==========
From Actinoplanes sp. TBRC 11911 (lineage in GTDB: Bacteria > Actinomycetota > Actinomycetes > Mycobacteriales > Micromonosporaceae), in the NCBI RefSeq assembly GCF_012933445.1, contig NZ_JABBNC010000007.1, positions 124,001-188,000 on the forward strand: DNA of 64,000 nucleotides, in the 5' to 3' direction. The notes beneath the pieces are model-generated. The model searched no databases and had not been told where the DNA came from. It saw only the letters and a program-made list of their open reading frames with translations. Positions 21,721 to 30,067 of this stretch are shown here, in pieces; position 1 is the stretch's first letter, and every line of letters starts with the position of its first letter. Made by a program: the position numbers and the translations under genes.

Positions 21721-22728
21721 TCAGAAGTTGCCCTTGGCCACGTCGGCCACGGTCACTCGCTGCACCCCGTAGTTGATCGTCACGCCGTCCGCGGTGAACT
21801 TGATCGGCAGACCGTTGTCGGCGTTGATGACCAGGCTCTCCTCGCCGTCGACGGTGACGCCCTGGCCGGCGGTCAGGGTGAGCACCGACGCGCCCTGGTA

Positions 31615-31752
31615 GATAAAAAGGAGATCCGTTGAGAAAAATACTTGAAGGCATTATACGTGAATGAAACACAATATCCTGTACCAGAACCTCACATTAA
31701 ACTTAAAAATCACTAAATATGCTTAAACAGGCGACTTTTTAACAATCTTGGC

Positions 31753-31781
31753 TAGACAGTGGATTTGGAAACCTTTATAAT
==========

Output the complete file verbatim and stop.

From Actinoplanes sp. TBRC 11911 (lineage in GTDB: Bacteria > Actinomycetota > Actinomycetes > Mycobacteriales > Micromonosporaceae), in the NCBI RefSeq assembly GCF_012933445.1, contig NZ_JABBNC010000007.1, positions 124,001-188,000 on the forward strand: DNA of 64,000 nucleotides, in the 5' to 3' direction. The notes beneath the pieces are model-generated. The model searched no databases and had not been told where the DNA came from. It saw only the letters and a program-made list of their open reading frames with translations. Positions 21,721 to 30,067 of this stretch are shown here, in pieces; position 1 is the stretch's first letter, and every line of letters starts with the position of its first letter. Made by a program: the position numbers and the translations under genes.

Positions 21721-22728
21721 TCAGAAGTTGCCCTTGGCCACGTCGGCCACGGTCACTCGCTGCACCCCGTAGTTGATCGTCACGCCGTCCGCGGTGAACT
21801 TGATCGGCAGACCGTTGTCGGCGTTGATGACCAGGCTCTCCTCGCCGTCGACGGTGACGCCCTGGCCGGCGGTCAGGGTGAGCACCGACGCGCCCTGGTA

Positions 31615-31752
31615 GATAAAAAGGAGATCCGTTGAGAAAAATACTTGAAGGCATTATACGTGAATGAAACACAATATCCTGTACCAGAACCTCACATTAA
31701 ACTTAAAAATCACTAAATATGCTTAAACAGGCGACTTTTTAACAATCTTGGC

Positions 31753-31781
31753 TAGACAGTGGATTTGGAAACCTTTATAAT